| Risk Factors
Silicosis is a lung disease. It is caused by breathing dust that contains crystalline silica. In acute silicosis, the disease occurs after weeks or months of exposure to very high levels of the silica.
Crystalline silica can be found in:
- Other abrasives
When these materials are cut, broken, crushed, drilled, ground, or blasted, silica dust may be produced.
When silica dust gets into the air you breathe, it may become trapped in your lungs. The dust buildup damages your lungs. More dust will create more damage. This will make it hard for you to breathe.
Pathway to Lungs
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Working in the following occupations increases your chance of acute silicosis:
- Sandblasting (the most common cause of acute silicosis)
- Wrecking and demolition
- Abrasive blasting
- Concrete finishing
- Drywall finishing
- Rock drilling
- Stone milling or cutting
- Sand and gravel screening
- Rock crushing (for road base)
- Ceramics, clay, pottery
- Glass manufacturing
- Vitreous enameling of china plumbing fixtures
- Manufacturing of soaps and detergents
- Shipyards, railroads
Symptoms may appear within a few weeks to 2 years after exposure:
- Shortness of breath
- Severe cough
- Weight loss
- Night sweats
- Chest pains
- Respiratory failure
You will be asked about your symptoms and medical history. You will also be asked about your work history. A physical exam will be done. Tests may include the following:
Peak Flow Meter—Pulmonary Function Test
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There is no specific treatment for silicosis. If you have acute silicosis, you will be advised to avoid additional exposure. Your doctor may also treat other conditions associated with acute silicosis. These may include blockage or airway narrowing. You will also be advised to avoid
To help reduce your chance of silicosis:
- Avoid working in dust whenever possible.
- Use water sprays and ventilation when working in confined structures.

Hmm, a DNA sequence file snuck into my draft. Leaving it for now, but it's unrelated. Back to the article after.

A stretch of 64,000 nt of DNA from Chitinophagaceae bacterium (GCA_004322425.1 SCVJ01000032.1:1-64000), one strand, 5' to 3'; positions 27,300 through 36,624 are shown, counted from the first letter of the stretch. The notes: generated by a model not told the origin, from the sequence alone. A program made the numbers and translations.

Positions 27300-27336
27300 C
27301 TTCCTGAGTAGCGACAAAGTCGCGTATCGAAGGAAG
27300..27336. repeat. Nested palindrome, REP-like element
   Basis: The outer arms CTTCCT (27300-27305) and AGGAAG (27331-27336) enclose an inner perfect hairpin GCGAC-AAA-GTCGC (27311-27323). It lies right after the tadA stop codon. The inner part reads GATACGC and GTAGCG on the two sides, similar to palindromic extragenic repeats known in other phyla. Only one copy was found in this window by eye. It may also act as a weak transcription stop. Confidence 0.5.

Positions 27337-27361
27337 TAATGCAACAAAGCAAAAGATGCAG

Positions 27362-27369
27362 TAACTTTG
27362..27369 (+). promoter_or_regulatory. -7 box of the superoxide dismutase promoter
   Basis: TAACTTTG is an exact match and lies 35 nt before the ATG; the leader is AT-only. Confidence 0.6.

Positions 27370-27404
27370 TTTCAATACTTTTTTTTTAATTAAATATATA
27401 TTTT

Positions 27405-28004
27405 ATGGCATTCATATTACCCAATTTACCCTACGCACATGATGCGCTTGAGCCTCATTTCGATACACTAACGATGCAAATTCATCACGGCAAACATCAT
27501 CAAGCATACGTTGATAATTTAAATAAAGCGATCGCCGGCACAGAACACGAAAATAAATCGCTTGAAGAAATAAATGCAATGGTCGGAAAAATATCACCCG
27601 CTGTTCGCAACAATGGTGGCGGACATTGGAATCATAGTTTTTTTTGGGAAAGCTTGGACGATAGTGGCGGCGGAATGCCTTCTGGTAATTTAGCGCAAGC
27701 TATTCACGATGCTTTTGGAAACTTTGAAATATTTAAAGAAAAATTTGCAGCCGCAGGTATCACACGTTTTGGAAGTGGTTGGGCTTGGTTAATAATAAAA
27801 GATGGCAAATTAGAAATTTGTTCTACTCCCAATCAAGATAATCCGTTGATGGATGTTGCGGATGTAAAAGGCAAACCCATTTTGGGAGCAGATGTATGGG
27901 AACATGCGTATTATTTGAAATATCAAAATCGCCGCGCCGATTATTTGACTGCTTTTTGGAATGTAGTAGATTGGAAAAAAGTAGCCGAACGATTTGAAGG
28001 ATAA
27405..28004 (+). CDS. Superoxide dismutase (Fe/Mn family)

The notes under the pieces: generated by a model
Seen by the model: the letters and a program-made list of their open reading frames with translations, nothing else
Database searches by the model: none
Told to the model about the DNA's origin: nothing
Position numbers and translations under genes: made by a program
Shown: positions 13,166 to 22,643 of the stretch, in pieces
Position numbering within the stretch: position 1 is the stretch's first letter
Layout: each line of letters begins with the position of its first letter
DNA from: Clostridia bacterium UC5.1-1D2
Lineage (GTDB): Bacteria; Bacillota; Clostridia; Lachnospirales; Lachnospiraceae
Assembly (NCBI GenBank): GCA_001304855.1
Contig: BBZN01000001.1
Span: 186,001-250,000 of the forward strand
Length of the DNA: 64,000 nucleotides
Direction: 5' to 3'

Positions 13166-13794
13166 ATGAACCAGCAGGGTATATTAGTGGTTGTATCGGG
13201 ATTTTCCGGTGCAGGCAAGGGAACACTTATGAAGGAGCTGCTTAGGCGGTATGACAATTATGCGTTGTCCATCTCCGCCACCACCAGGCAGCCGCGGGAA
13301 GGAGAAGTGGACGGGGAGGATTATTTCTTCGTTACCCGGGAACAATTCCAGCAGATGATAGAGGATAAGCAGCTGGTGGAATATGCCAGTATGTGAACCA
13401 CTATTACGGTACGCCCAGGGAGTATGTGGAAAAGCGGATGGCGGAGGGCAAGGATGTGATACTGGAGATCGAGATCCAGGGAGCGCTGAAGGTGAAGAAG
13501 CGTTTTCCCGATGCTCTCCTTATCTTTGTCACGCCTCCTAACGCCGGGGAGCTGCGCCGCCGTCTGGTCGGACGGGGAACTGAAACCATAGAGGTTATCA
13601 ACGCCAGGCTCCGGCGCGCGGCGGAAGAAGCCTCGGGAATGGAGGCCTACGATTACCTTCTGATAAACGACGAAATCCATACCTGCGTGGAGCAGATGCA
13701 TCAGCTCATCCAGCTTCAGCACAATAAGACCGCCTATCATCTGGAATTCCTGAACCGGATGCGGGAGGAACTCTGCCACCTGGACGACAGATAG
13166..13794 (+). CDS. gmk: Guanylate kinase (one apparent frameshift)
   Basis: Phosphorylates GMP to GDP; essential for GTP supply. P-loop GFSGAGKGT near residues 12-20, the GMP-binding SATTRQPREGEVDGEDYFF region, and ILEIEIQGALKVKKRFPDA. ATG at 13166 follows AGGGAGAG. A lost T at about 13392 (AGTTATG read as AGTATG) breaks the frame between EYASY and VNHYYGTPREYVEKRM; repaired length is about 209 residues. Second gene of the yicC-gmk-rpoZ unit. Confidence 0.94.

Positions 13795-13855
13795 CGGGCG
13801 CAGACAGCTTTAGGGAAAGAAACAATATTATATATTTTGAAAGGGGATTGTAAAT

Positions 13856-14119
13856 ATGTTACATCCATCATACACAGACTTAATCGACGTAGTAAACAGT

- If applicable, wear a mask or respirator designed for protection against crystalline silica and the type of job you do.
- Your employer may provide the mask.
- You cannot have a beard or mustache if you use certain types of tight-fitting respiratory masks.
- Take advantage of health screenings offered by your employer.
- Practice good personal hygiene in the workplace.
- Do not eat, drink, or use tobacco near dusty areas.
- After exposure to dust, wash your hands before eating, drinking, or smoking.
- Park your car where it will not become contaminated.
- Shower and change before leaving work.
Centers for Disease Control and Prevention—National Institute for Occupational Safety and Health
Interstitial lung disease. EBSCO DynaMed Plus website. Available at: http://www.dynamed.com/topics/dmp~AN~T900225/Interstitial-lung-disease. Updated March 4, 2016. Accessed September 27, 2016.
Silicosis. Merck Manual Professional Version website. Available at: http://www.merckmanuals.com/professional/pulmonary-disorders/environmental-pulmonary-diseases/silicosis. Updated May 2014. Accessed May 4, 2016.
Silicosis: Learn the facts! National Institute for Occupational Safety and Health website. Available at:
http://www.cdc.gov/niosh/docs/2004-108. Updated June 6, 2014. Accessed May 4, 2016.
Last reviewed June 2016 by Michael Woods, MD
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